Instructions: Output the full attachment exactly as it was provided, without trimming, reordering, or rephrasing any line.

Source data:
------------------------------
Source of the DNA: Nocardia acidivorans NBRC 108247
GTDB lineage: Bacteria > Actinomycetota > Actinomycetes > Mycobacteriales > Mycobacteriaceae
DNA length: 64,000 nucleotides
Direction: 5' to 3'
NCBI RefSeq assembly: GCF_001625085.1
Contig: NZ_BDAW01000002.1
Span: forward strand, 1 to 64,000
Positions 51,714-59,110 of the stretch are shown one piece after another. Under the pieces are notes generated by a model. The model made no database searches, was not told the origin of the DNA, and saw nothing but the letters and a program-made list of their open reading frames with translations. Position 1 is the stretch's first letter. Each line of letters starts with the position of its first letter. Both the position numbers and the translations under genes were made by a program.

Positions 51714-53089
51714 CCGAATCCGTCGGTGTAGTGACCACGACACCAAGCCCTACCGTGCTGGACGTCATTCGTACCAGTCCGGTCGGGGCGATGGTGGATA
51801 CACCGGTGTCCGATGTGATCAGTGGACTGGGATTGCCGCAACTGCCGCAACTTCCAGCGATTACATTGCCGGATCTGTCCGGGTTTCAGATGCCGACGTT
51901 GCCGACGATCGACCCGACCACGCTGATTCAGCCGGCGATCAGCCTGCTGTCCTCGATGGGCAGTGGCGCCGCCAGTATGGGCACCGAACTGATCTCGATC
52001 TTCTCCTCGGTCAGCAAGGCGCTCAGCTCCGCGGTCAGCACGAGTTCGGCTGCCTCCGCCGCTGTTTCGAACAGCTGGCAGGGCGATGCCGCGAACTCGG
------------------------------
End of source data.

Source of the DNA: Nocardia acidivorans NBRC 108247
GTDB lineage: Bacteria > Actinomycetota > Actinomycetes > Mycobacteriales > Mycobacteriaceae
DNA length: 64,000 nucleotides
Direction: 5' to 3'
NCBI RefSeq assembly: GCF_001625085.1
Contig: NZ_BDAW01000002.1
Span: forward strand, 1 to 64,000
Positions 51,714-59,110 of the stretch are shown one piece after another. Under the pieces are notes generated by a model. The model made no database searches, was not told the origin of the DNA, and saw nothing but the letters and a program-made list of their open reading frames with translations. Position 1 is the stretch's first letter. Each line of letters starts with the position of its first letter. Both the position numbers and the translations under genes were made by a program.

Positions 51714-53089
51714 CCGAATCCGTCGGTGTAGTGACCACGACACCAAGCCCTACCGTGCTGGACGTCATTCGTACCAGTCCGGTCGGGGCGATGGTGGATA
51801 CACCGGTGTCCGATGTGATCAGTGGACTGGGATTGCCGCAACTGCCGCAACTTCCAGCGATTACATTGCCGGATCTGTCCGGGTTTCAGATGCCGACGTT
51901 GCCGACGATCGACCCGACCACGCTGATTCAGCCGGCGATCAGCCTGCTGTCCTCGATGGGCAGTGGCGCCGCCAGTATGGGCACCGAACTGATCTCGATC
52001 TTCTCCTCGGTCAGCAAGGCGCTCAGCTCCGCGGTCAGCACGAGTTCGGCTGCCTCCGCCGCTGTTTCGAACAGCTGGCAGGGCGATGCCGCGAACTCGG